As mentioned below, I have been reading and enjoying Casaubon's Book. I am ready to take up the 90% emissions reduction challenge or at least do the best I can considering that we live in two places 1000 miles apart. Newfoundland is a great place for this kind of life and there remain many people here who live very close to the land. It is only in the 50 years or even less perhaps that Newfoundland and Newfoundlanders have become less self-sufficient as part of a deliberate "modernization" scheme that coincided with confederation with Canada.
Last summer, when THM hosted the special project that invited North Shore residents to loan items they saw as related to their heritage, I received many things such as a homemade spinning wheel, a chamber pot, those iron things with which to repair shoes (I am forgetting their name!). Nearly everyone who visited who was from Newfoundland saw these items and remarked about them with a kind of longing in their voice, even if it was to speak of remembering them in their grandparent's home. Without getting too romantic about a past that was obviously very hard, I think it is safe to say that there were some benefits to that hardship. For all the back-breaking work, there was a yield that couldn't be measured in material wealth. And, I suspect, that was what was causing the sense of loss I heard in so many people's voices. On the other hand, I am guessing that, if I asked them if they wanted to return to using chamber pots, I would have been met with a resounding chorus of "NO!" but the spinning wheel? Many women touched it and lingered around it, telling stories about either using one or knowing women who used one, and children flocked to it. Could it be we are missing something?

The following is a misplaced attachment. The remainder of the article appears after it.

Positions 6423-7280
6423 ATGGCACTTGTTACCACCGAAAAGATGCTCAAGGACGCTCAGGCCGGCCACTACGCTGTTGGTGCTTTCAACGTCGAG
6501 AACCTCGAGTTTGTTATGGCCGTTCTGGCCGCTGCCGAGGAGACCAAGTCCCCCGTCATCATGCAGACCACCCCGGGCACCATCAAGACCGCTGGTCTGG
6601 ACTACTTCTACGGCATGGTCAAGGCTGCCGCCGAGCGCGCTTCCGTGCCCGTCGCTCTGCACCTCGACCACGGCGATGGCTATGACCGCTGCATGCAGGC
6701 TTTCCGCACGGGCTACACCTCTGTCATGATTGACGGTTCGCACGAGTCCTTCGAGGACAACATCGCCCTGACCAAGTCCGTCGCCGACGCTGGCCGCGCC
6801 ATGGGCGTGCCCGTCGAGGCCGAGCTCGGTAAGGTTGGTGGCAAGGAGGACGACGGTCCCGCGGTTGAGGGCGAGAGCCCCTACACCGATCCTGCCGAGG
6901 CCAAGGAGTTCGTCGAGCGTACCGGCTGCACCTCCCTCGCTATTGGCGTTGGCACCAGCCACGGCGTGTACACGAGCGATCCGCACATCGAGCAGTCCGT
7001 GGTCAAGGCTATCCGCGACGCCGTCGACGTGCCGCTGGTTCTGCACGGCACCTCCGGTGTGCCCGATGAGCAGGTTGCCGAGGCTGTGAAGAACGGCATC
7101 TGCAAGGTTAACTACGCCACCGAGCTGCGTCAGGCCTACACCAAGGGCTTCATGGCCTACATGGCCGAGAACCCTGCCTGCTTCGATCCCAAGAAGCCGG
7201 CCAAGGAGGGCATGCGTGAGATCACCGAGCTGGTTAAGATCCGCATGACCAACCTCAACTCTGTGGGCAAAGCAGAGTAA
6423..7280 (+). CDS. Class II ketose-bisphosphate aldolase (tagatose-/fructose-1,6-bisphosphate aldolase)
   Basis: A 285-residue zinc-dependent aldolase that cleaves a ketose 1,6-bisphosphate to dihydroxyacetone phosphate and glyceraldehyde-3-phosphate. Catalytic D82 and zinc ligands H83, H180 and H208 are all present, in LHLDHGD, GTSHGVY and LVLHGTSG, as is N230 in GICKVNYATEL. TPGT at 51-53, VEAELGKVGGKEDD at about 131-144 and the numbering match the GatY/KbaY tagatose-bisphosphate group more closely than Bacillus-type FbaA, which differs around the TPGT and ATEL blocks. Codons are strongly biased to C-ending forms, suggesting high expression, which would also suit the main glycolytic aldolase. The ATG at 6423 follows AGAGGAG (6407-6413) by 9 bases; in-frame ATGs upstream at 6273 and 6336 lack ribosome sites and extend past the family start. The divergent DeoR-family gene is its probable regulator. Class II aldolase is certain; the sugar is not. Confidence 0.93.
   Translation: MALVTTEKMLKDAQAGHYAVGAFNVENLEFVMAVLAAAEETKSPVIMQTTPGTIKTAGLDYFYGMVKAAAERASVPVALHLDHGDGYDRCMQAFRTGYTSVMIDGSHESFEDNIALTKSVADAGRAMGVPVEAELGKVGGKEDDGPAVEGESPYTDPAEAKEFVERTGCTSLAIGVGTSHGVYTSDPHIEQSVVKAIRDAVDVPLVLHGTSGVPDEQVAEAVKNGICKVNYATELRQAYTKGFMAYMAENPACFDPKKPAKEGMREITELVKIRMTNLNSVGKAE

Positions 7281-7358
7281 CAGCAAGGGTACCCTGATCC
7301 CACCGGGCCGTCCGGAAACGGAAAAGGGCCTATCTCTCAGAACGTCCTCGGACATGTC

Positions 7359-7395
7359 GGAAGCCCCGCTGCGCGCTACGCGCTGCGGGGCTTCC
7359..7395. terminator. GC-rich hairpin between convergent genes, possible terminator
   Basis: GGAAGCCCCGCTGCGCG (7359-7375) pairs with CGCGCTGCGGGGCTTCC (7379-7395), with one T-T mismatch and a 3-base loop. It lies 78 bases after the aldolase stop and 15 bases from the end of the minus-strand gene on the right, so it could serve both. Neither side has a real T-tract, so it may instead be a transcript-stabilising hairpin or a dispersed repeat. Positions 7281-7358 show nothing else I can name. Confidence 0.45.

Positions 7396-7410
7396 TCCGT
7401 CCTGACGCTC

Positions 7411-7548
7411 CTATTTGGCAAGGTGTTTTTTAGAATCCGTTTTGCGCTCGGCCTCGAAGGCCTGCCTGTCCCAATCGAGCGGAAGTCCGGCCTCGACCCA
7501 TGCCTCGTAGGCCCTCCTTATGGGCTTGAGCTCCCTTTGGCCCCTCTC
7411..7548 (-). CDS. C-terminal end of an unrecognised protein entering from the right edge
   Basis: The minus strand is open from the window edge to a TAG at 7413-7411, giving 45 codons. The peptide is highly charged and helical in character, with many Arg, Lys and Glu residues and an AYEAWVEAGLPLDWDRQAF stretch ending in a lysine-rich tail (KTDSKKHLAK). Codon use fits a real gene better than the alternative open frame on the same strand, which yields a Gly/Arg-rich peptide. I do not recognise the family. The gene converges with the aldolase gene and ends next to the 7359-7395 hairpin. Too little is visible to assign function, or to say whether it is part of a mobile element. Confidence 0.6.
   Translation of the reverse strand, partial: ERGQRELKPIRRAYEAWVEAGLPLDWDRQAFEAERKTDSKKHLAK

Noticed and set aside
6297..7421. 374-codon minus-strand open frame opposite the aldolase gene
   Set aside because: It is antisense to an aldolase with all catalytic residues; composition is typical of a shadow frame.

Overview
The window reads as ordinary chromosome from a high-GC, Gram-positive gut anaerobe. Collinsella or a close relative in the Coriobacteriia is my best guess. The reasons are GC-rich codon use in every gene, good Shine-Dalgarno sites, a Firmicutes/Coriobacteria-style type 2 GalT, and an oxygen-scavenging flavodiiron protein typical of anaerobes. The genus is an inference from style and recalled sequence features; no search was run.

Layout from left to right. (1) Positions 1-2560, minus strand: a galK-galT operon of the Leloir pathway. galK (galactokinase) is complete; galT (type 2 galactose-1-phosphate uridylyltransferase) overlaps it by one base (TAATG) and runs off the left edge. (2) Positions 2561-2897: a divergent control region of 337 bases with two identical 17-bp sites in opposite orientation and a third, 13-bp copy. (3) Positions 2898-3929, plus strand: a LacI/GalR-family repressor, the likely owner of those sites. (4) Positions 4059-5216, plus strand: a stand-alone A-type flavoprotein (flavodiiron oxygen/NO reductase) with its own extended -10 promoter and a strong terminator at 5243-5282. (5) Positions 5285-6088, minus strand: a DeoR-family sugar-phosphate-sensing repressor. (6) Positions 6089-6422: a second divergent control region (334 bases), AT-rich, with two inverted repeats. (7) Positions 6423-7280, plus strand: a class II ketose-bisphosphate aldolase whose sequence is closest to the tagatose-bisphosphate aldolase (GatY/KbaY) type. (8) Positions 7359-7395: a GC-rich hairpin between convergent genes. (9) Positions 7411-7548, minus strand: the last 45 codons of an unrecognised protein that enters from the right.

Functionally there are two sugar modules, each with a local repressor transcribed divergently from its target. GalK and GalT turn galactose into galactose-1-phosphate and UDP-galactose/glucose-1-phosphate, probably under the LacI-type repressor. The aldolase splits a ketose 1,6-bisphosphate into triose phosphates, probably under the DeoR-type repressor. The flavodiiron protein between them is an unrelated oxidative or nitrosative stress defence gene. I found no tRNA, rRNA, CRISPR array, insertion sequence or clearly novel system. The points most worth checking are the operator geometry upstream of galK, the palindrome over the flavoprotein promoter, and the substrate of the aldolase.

But Newfoundland poses a real challenge. In many ways, returning to a simpler life here is easier in part because there are still people around with the kind of skills and knowledge that have been lost in other places. Yet, adopting or re-adopting a lifestyle without all mod cons has a kind of stigma of poverty and backwardness that Newfoundland has been trying to shake for decades. The reputation of the "dumb Newfie" has been fading in recent years, for sure, and perhaps it has faded enough so that a simpler life could be embraced as part of a heritage of self-sufficiency that is seen as a model not a bad joke.
I wonder if all this tourist industry talk about "cultural tourism" and "heritage tourism" could not have a good purpose in increasing people's pride in those kinds of unique skills so that they become not just for tourist display, but remain well-integrated in everyday life?